David Hunt, co-owner of Town House Books (in photo), cited his cafe, which is adjacent to the bookstore, as one key to success. "We are off the beaten path, so the cafe is an important part of the business."
John Locke, the first self-published author to crack the Kindle Million Club, has signed a deal with Simon & Schuster, which will handle sales and distribution of physical editions of his Donovan Creed novels. The titles will be published by John Locke Books and will be available beginning next February. To date, there have been eight novels in the Creed series, all of which will be available under the distribution agreement, with more titles to follow.
"There are many paths from author to reader," Locke said, "and any path that puts the reader first will be successful. This agreement represents an exciting departure from the norm, and I applaud Simon & Schuster’s incredible vision, and their willingness to provide a vehicle that allows all readers traditional access to my books."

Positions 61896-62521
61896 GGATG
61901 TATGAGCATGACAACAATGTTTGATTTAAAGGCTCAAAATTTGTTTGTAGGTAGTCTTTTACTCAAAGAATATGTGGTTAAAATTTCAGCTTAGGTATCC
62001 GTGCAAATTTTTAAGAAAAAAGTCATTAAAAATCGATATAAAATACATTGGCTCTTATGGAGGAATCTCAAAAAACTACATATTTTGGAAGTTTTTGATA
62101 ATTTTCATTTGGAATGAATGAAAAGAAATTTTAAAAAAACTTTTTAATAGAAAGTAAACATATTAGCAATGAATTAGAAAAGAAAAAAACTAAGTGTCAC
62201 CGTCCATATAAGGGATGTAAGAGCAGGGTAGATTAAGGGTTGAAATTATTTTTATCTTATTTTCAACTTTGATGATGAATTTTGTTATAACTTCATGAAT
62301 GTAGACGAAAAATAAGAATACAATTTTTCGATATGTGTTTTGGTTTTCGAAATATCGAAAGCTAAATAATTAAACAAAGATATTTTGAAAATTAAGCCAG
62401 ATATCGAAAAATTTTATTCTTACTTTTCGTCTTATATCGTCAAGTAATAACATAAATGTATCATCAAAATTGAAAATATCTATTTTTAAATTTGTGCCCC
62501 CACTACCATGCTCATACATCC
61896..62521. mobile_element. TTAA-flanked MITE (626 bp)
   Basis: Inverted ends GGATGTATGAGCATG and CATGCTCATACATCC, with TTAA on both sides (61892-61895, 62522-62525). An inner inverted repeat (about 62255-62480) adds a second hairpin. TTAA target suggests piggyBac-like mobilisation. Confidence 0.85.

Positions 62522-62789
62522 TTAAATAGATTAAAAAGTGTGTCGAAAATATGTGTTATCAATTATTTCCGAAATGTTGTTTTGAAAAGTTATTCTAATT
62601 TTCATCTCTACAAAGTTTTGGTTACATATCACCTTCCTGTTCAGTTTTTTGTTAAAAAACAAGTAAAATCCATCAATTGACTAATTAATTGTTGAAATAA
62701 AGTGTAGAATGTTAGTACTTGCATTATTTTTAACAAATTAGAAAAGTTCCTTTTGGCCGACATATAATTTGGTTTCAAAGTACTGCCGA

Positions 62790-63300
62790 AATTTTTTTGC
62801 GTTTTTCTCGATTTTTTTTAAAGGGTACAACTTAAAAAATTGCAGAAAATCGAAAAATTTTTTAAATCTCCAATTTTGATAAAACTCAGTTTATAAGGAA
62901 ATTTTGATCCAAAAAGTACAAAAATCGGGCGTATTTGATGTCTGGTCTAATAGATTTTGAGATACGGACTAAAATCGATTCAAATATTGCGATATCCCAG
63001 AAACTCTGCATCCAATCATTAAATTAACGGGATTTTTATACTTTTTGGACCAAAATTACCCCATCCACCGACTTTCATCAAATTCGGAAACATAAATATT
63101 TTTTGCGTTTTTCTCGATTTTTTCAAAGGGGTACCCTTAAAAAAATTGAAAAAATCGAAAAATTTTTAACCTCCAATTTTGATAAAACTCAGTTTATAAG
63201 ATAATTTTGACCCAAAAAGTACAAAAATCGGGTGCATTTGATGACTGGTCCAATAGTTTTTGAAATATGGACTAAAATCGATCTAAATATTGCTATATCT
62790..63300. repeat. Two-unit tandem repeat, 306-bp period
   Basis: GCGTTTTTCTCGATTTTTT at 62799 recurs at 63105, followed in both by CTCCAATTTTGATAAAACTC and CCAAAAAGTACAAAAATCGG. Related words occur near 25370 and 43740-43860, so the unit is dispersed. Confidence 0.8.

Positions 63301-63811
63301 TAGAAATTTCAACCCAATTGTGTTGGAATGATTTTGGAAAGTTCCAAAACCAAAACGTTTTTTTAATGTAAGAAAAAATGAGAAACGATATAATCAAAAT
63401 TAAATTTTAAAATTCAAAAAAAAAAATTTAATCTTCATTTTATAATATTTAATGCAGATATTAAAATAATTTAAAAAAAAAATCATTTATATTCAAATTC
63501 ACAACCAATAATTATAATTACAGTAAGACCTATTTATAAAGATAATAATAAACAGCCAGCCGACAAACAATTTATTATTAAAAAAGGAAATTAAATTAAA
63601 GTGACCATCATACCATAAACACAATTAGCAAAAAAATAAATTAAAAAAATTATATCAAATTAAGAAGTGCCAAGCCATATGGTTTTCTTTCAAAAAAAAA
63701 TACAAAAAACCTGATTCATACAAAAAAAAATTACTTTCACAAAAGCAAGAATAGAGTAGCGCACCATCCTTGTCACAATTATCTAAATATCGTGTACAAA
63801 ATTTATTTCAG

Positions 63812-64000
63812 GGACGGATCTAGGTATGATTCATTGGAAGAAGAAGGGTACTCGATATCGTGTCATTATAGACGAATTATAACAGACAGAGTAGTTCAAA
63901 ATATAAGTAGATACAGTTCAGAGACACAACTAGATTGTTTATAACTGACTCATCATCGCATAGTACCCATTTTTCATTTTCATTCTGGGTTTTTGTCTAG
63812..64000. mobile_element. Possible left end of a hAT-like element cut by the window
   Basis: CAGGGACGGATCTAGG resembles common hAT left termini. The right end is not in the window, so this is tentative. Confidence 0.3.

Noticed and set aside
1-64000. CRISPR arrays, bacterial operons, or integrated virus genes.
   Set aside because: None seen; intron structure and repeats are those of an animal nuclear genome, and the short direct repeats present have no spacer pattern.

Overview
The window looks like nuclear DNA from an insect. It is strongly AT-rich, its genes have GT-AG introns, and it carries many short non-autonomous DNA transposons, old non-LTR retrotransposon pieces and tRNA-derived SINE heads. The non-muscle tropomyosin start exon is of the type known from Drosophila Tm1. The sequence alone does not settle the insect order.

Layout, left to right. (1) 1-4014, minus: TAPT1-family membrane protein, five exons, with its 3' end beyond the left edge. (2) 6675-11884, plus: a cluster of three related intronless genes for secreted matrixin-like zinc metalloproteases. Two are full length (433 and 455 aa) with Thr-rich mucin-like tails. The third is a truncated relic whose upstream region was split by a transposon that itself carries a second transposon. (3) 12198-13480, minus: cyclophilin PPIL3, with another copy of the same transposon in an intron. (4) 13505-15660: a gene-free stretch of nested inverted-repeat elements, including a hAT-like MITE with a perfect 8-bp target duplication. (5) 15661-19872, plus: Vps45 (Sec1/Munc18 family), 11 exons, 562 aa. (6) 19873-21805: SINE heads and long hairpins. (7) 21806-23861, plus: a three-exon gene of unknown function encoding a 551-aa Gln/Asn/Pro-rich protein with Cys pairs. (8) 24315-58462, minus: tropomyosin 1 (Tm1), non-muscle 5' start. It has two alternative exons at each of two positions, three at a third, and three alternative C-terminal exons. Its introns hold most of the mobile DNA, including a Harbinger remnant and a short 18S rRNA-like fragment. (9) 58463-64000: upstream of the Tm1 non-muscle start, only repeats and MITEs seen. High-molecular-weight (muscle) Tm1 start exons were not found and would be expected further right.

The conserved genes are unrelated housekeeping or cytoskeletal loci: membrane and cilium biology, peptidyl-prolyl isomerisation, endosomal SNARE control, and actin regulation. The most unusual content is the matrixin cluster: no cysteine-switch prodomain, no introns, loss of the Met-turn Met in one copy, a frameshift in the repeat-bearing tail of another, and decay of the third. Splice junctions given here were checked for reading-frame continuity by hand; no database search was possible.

The Girl with the Temporary Tattoo. Less than a month after the late Stieg Larsson's longtime companion, Eva Gabrielsson, described his unfinished manuscript as something that "probably doesn't hang together" (Shelf Awareness, August 3, 2011), Kurdo Baksi disagreed to an extent.
Speaking at the Edinburgh International Book Festival about his memoir, Stieg Larsson, My Friend, Baksi claimed he was shown the manuscript for a sequel to the Millennium Trilogy that "is 70% complete, strongly features Camilla Salander, the twin of the series' protagonist Lisbeth, and is set 'between Ireland, Sweden and the U.S.,' " the Guardian reported. He also said it would "make the perfect Hollywood film," though he advised against an attempt to complete the novel posthumously because ghost writers "would not respect Stieg Larsson's style."
In a photo slide show, the Daily Beast made its case for Columbia Heights as "America's most literary street," noting that it "is the closest street to the water in the quiet, leafy Brooklyn Heights neighborhood, and the authors who have lived there, if they were lucky, enjoyed commanding views of Manhattan's skyline across the East River."